When the first astronauts aboard Orion will look back at the Earth, they will look into the windows, made mostly of plastic. As Orion was designed to perform missions in an open space with the participation of the people and even the ability to travel Mars in NASA decided it was time to replace the conventional glass windows with acrylic material, which is lighter, less expensive and more durable than glass stood before it, and more suitable for long-term missions.
Until now, all manned US spacecraft was used for “glazing” toughened glass, which was intended to allow the astronauts to look outside, including on distant Earth, with protection from vacuum surrounding space, extreme temperatures and solar radiation, as well as from the extreme heat during the return from orbit into the atmosphere. Anyone who ever broke the glass in the window, or let go cup, would have thought that such a brittle material is hardly appropriate during the flight into space, but, in practice, it is quite reasonable option.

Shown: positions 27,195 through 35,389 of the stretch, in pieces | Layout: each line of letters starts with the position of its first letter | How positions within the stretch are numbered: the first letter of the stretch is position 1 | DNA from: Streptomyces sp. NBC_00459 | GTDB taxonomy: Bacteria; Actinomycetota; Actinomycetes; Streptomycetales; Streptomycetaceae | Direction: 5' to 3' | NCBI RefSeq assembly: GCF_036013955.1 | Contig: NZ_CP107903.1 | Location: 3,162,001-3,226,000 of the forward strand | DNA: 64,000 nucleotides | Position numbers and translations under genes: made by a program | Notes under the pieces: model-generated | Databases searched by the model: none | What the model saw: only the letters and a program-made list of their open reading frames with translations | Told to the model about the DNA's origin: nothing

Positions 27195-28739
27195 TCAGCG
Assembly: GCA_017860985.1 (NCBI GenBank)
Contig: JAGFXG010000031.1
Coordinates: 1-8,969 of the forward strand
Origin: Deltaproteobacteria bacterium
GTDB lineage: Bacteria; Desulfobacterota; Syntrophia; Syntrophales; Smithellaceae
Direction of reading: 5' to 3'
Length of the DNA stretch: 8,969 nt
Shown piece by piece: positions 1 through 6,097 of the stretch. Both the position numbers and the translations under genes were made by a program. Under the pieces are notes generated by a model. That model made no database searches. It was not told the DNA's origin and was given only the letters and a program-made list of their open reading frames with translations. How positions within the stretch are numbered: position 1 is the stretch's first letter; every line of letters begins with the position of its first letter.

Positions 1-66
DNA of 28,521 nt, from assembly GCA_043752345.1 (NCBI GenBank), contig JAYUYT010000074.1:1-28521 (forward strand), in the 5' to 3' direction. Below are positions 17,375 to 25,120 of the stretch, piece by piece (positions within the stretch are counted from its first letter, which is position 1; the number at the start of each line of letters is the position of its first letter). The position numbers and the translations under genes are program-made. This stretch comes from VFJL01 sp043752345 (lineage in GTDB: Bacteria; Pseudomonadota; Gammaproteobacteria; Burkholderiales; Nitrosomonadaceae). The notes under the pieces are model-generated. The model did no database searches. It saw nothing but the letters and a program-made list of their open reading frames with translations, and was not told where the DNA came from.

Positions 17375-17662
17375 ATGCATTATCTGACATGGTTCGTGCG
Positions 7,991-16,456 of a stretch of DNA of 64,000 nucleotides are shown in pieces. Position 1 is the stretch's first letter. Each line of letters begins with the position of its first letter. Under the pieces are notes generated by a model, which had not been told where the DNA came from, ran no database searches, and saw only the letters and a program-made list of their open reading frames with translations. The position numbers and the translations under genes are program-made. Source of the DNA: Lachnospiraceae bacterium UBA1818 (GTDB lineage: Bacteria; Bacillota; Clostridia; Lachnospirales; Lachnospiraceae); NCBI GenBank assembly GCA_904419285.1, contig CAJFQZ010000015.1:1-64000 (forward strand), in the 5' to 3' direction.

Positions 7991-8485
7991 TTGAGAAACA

Technically, if anyone knows, the glass is not the hardest substance. This supercooled liquid, which means that it has essentially transparent structure, but is resilient and isotropic material. Glass is also surprisingly durable and able to withstand voltages up to 3 million pounds per square inch. Speaking understandable words, this means that you can do (and people have already made) a sheet of glass, which is currently able to sustain double-decker bus.
The problem is that, without a transparent glass structure must be flawless quality for maximum strength. The reason why ordinary glass used in the manufacture of windows and other cells that do not take into astronauts, is that it is fully due to the technology of its manufacturing and processing. In stressful situations, a tiny scratch in the glass can suddenly turn into a crack propagating at the speed of sound. Therefore, engineers are increasingly opting for high-tech plastics grades.